I feel sorry for this. I did not spot this mistake before the book went to press. Later Fang Zhouzi hyped on it and wrote it in a very dirty way. If this hurt the dignity of students in Suzhou University, I am willing to apologize. 
But the "finger checking" absolutely happened. It was not just me. Other articles have mentioned it too. I wrote it because I hope to raise the outside world's awareness of China's one-child policy. It was not meant to insult female students in Suzhou University. 
Qiaobao: You had participated in a literature organization called Red Maple Society. You said in the book that you were arrested and interrogated because an article published by the society. Suzhou University said that was a lie. What do you think? 
Fu: I had indeed not been taken into custody because of Red Maple Society. But in my book I used the word "arrest," which could mean "taking into custody" or "detain," it could also be understood as "stop." It was not as going into prison, but that they don't allow you to attend classes. They put several of you into a room, make you write confessions and expose each other.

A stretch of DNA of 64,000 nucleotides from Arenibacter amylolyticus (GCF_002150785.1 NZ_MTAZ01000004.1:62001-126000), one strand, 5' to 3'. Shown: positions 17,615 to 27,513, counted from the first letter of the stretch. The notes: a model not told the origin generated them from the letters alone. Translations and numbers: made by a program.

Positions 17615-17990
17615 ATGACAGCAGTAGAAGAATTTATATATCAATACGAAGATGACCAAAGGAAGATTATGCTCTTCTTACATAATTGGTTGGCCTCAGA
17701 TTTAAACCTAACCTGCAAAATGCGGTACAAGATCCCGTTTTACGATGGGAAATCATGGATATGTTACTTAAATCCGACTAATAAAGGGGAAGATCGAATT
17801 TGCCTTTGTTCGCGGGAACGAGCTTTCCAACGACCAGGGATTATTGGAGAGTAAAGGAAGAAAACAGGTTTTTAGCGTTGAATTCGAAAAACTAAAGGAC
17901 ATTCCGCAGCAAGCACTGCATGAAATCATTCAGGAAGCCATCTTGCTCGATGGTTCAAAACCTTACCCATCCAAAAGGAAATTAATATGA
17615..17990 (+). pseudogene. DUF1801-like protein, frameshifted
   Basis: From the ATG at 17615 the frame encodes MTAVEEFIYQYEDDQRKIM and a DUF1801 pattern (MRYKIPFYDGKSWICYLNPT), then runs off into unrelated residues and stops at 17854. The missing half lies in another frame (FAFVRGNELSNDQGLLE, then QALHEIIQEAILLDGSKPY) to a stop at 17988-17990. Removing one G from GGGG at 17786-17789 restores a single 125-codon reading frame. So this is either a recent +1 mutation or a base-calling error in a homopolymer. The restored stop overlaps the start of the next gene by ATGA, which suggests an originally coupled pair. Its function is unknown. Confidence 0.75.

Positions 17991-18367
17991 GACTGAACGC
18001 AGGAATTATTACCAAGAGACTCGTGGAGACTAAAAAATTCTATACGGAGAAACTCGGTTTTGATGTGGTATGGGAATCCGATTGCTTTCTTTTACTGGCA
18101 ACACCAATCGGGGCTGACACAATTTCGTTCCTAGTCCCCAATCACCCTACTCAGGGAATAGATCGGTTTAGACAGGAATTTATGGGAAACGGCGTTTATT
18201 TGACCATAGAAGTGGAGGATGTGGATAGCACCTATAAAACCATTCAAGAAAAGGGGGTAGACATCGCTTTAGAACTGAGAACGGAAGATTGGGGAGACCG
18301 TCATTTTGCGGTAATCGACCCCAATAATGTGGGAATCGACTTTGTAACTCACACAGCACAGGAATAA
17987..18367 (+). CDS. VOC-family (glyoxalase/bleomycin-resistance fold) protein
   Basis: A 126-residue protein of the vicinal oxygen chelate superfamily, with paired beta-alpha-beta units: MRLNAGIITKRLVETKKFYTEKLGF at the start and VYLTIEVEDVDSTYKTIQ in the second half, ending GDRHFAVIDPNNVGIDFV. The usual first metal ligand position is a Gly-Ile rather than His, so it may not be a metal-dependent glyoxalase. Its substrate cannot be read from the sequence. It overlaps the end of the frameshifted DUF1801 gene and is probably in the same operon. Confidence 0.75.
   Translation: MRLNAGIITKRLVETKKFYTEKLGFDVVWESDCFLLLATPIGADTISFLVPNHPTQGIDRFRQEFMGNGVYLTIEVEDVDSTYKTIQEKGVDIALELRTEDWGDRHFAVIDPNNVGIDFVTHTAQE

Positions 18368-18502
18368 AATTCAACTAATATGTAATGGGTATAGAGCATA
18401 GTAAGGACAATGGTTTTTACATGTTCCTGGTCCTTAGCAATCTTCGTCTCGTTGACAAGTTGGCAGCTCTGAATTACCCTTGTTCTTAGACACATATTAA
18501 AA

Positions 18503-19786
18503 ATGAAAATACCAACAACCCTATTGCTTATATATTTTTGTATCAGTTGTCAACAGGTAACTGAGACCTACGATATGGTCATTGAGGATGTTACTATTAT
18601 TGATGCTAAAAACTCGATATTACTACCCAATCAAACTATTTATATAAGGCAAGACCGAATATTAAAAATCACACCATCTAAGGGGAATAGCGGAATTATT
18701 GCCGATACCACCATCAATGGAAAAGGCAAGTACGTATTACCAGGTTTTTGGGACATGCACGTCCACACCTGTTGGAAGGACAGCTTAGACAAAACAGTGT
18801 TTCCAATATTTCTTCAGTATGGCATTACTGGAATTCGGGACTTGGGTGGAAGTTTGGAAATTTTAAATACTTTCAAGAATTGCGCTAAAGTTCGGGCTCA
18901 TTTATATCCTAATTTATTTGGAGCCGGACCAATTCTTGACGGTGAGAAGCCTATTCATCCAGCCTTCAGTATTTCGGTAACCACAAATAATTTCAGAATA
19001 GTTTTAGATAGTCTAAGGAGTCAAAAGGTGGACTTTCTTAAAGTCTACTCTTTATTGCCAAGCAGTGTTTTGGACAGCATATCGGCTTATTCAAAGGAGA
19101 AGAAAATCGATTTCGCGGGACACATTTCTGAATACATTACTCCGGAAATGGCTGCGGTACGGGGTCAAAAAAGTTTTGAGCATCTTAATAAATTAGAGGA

The Department of Chinese Literature had a student journal called Wu Gou. According to my memory, I was the editor-in-chief (主编) for Wu Gou, but not the ultimate decision maker (总编). Because I was the only girl in the society and the journal, they let me be the editor-in-chief, in charge of printing and logistics. Now some people say I wasn't the editor-in-chief. If they could tell me who was, I would like to correct that.